LVCVA : Las Vegas Celebrates Dean Martin: The King of Cool

“LAS VEGAS — Elvis Presley once told Deana Martin, “They call me the King of Rock and Roll, but your dad is the King of Cool.”

From his solo career to his appearances with the Rat Pack and his infamous Celebrity Roasts, Dean Martin made the Las Vegas stage his home. Known for his smooth and effortless style, Martin has become a timeless Las Vegas icon. Dean Martin would have turned 100 on June 7. We celebrate the “King of Cool” with this tribute featuring photos and video from the Las Vegas News Bureau archives. In addition, the News Bureau has produced an exhibition in the Las Vegas Convention Center featuring exclusive photographs from its archives and rare Las Vegas memorabilia.”

Source: LVCVA : Las Vegas Celebrates Dean Martin: The King of Cool

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Out In The Garden Bee-Dazzled And Bee-Dizened And Bees Showing Their Knees

Bees are special and important.. thanks Tish!

Tish Farrell

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I popped out in the garden at lunch time, armed with my little Canon Ixus, and found it was all go on the bee front. The header flower, Helianthus Capenoch Star was proving very popular. I’d only bought it the other day, to go in the back of the flower bed that I said was ‘officially full’, and it is still in its pot, waiting for a slightly cooler moment to plant it out. In the meantime, it is being much visited. But then that goes for most of the other flowers: zinnias, cosmos, liatris, doronicum, echinacea, rudbeckia, and the self-sown purple toadflax. So many happy buzzing souls.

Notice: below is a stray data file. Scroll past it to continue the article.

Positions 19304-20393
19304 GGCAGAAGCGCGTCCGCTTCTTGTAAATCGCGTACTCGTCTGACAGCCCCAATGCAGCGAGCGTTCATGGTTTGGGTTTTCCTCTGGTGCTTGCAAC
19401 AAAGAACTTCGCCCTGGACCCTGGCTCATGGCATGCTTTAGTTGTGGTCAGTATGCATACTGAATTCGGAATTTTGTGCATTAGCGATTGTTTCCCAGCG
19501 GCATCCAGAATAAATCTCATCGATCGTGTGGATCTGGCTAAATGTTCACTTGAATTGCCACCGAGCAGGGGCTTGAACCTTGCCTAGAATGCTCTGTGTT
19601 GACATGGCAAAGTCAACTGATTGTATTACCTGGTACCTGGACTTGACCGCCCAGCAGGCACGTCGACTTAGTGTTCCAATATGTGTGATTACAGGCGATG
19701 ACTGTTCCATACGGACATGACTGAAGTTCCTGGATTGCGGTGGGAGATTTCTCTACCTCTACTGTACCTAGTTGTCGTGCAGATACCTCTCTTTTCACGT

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And then there was also the hoverfly:

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CIA Menu Collection – CIA Digital Collections

“About this collection

The Culinary Institute of America’s special collection of 30,000 historical menus includes menus from CIA restaurants and donations from major menu collectors, including George Lang, Chapman S. Root, Vinnie Oakes, and Roy Andries de Groot.  Assembled over decades, the collection illustrates the history of dining in America and abroad, with menus from all of the states and over 80 countries, as well as ships, railroads and airlines.”

Source: CIA Menu Collection – CIA Digital Collections

Home | What America Ate


From the About page: “The 1930s are a fascinating moment to study food. Examining how ordinary people bought, cooked, ate, and thought about food can reveal previously hidden aspects of American life during a time of vast economic and social change. What America Ate’s website invites users to interact with and enhance the historical sources, while the digital archive allows users to approach American food in the Depression from three distinct angles.”

Source: Home | What America Ate